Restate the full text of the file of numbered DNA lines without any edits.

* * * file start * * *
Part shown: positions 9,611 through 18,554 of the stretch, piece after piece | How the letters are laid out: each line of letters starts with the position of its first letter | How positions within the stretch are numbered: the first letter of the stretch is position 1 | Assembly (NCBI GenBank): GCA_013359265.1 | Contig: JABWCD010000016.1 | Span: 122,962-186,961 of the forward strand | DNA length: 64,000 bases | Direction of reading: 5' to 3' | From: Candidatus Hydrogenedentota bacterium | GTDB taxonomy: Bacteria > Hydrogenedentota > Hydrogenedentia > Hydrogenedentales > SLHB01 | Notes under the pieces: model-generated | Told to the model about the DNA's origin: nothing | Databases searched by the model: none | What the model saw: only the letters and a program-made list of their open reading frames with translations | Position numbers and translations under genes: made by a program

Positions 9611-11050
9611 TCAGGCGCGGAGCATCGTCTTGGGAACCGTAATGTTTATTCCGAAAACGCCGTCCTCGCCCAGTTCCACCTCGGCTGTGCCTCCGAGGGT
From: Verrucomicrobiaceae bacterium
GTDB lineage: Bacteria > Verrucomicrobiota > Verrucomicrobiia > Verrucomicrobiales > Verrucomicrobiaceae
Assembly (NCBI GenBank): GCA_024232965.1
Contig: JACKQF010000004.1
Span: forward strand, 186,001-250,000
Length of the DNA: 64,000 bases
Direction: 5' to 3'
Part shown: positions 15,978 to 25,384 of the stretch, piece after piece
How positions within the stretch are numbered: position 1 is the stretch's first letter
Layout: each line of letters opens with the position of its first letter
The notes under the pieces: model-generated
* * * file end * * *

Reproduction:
Part shown: positions 9,611 through 18,554 of the stretch, piece after piece | How the letters are laid out: each line of letters starts with the position of its first letter | How positions within the stretch are numbered: the first letter of the stretch is position 1 | Assembly (NCBI GenBank): GCA_013359265.1 | Contig: JABWCD010000016.1 | Span: 122,962-186,961 of the forward strand | DNA length: 64,000 bases | Direction of reading: 5' to 3' | From: Candidatus Hydrogenedentota bacterium | GTDB taxonomy: Bacteria > Hydrogenedentota > Hydrogenedentia > Hydrogenedentales > SLHB01 | Notes under the pieces: model-generated | Told to the model about the DNA's origin: nothing | Databases searched by the model: none | What the model saw: only the letters and a program-made list of their open reading frames with translations | Position numbers and translations under genes: made by a program

Positions 9611-11050
9611 TCAGGCGCGGAGCATCGTCTTGGGAACCGTAATGTTTATTCCGAAAACGCCGTCCTCGCCCAGTTCCACCTCGGCTGTGCCTCCGAGGGT
From: Verrucomicrobiaceae bacterium
GTDB lineage: Bacteria > Verrucomicrobiota > Verrucomicrobiia > Verrucomicrobiales > Verrucomicrobiaceae
Assembly (NCBI GenBank): GCA_024232965.1
Contig: JACKQF010000004.1
Span: forward strand, 186,001-250,000
Length of the DNA: 64,000 bases
Direction: 5' to 3'
Part shown: positions 15,978 to 25,384 of the stretch, piece after piece
How positions within the stretch are numbered: position 1 is the stretch's first letter
Layout: each line of letters opens with the position of its first letter
The notes under the pieces: model-generated